He said that if the FEC investigates and determines there was a violation, it would probably base the penalties on how much money was raised. There would also be the question of whether Manchester knew the rules before he asked for the work to be done. He said that, typically, a campaign would provide major fund-raisers with a packet, or at least “a one-pager” providing basic guidance on the rules, at least one of which is commonly “don't use your secretary to make the calls.”

No one from Romney's now-defunct campaign returned CityBeat's calls.

There are ways to get around the law. Manchester could have formed what the FEC calls a Separate Segregated Fund, essentially a corporate PAC. But FEC records show no such PAC attached to Manchester's companies or Manchester himself. He also could have had a donor fund the work by making a payment in advance for the work Papp and Tichenor did. The payments would appear on campaign records as in-kind donations. While anyone could have made these donations, neither Manchester nor any of his top staff made an in-kind contribution to the campaign, and most of the donations were made in mid-November, well after Papp and Tichenor had begun making calls.

“You wouldn't be able to track that,” Nielsen said. “You'd need to be a federal investigator to get that stuff.”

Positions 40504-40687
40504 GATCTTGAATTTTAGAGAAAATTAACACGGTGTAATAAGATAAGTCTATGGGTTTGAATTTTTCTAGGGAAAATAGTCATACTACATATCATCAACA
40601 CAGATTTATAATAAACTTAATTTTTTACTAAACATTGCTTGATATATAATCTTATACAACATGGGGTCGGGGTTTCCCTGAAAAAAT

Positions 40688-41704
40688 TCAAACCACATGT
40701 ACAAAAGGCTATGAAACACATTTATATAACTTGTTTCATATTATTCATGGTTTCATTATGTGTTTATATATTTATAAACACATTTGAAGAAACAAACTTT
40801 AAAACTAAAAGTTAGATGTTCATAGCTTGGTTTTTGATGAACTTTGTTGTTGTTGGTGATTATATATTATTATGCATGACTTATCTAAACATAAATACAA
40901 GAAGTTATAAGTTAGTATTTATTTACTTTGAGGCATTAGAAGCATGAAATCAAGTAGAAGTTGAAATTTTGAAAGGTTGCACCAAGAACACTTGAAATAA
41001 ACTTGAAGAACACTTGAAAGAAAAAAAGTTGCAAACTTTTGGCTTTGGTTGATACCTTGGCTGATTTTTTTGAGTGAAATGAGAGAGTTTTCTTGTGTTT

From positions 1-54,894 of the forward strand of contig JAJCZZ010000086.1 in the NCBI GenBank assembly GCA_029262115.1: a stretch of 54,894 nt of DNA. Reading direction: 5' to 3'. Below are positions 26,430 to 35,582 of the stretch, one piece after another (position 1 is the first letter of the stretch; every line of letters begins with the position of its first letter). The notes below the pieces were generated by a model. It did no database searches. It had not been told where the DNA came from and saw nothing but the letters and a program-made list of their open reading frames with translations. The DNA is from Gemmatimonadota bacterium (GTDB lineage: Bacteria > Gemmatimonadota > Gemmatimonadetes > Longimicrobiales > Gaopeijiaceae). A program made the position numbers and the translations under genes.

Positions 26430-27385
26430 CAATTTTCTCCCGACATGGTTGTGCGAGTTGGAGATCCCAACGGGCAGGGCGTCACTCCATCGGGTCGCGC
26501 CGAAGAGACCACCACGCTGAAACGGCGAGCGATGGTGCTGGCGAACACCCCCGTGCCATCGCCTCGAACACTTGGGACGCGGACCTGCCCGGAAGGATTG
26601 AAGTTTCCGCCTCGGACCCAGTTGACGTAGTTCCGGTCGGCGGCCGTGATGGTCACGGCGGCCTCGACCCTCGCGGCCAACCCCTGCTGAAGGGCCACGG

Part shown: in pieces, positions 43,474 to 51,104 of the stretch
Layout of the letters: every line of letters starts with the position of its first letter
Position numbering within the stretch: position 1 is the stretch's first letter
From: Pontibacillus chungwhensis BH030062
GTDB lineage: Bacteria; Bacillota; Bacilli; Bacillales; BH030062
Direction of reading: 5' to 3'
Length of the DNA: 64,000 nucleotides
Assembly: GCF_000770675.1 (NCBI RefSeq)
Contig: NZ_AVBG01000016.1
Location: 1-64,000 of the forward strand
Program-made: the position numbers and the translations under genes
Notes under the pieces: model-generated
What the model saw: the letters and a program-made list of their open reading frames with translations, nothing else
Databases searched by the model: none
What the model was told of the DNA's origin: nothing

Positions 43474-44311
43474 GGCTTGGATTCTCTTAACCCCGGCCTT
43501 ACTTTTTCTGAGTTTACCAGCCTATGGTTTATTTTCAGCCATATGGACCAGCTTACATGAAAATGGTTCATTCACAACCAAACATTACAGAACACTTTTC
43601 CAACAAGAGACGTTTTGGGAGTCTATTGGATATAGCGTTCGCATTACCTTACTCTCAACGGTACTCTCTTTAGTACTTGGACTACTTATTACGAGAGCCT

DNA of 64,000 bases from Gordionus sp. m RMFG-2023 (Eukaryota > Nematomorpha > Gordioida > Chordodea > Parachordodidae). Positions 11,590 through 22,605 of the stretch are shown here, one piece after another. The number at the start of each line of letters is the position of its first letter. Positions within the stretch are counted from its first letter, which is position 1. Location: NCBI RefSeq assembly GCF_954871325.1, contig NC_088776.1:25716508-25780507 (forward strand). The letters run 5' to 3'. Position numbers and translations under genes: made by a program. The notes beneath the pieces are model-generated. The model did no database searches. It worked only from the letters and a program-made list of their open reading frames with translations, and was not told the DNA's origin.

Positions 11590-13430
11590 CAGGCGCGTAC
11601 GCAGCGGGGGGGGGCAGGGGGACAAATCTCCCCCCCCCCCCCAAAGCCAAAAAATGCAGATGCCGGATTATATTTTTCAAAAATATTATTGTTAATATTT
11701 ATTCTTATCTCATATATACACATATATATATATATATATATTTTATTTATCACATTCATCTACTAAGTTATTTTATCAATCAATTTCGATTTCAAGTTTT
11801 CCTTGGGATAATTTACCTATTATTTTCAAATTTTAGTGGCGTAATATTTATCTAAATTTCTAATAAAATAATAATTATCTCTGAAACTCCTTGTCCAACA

The Romney campaign would not be on the hook for Manchester's alleged infraction, unless the person Papp believes was a campaign rep knew the details of the fundraising.

In the end, Papp said she and her colleagues probably didn't raise much money, something she's pleased about.

“We didn't get a lot of people,” she said. “I hope I contributed to that.”    

UPDATE: Readers who like to look at reader comments at the bottom of a story may have noticed two long comments from one of the sources of this story, Meagan Papp. The comments made Papp seem like a radically politicized source with a vendetta against Manchester. CityBeat asked Papp about the comments, and it turns out she did not enter those comments. With some research, CityBeat discovered the comments were posted from a computer with an IP address registered to Karolyn Dorsee, according to the ARIN Whois database. Dorsee appears in the story above. She is a professional fundraiser with close ties to Doug Manchester and a strong supporter of Republican causes.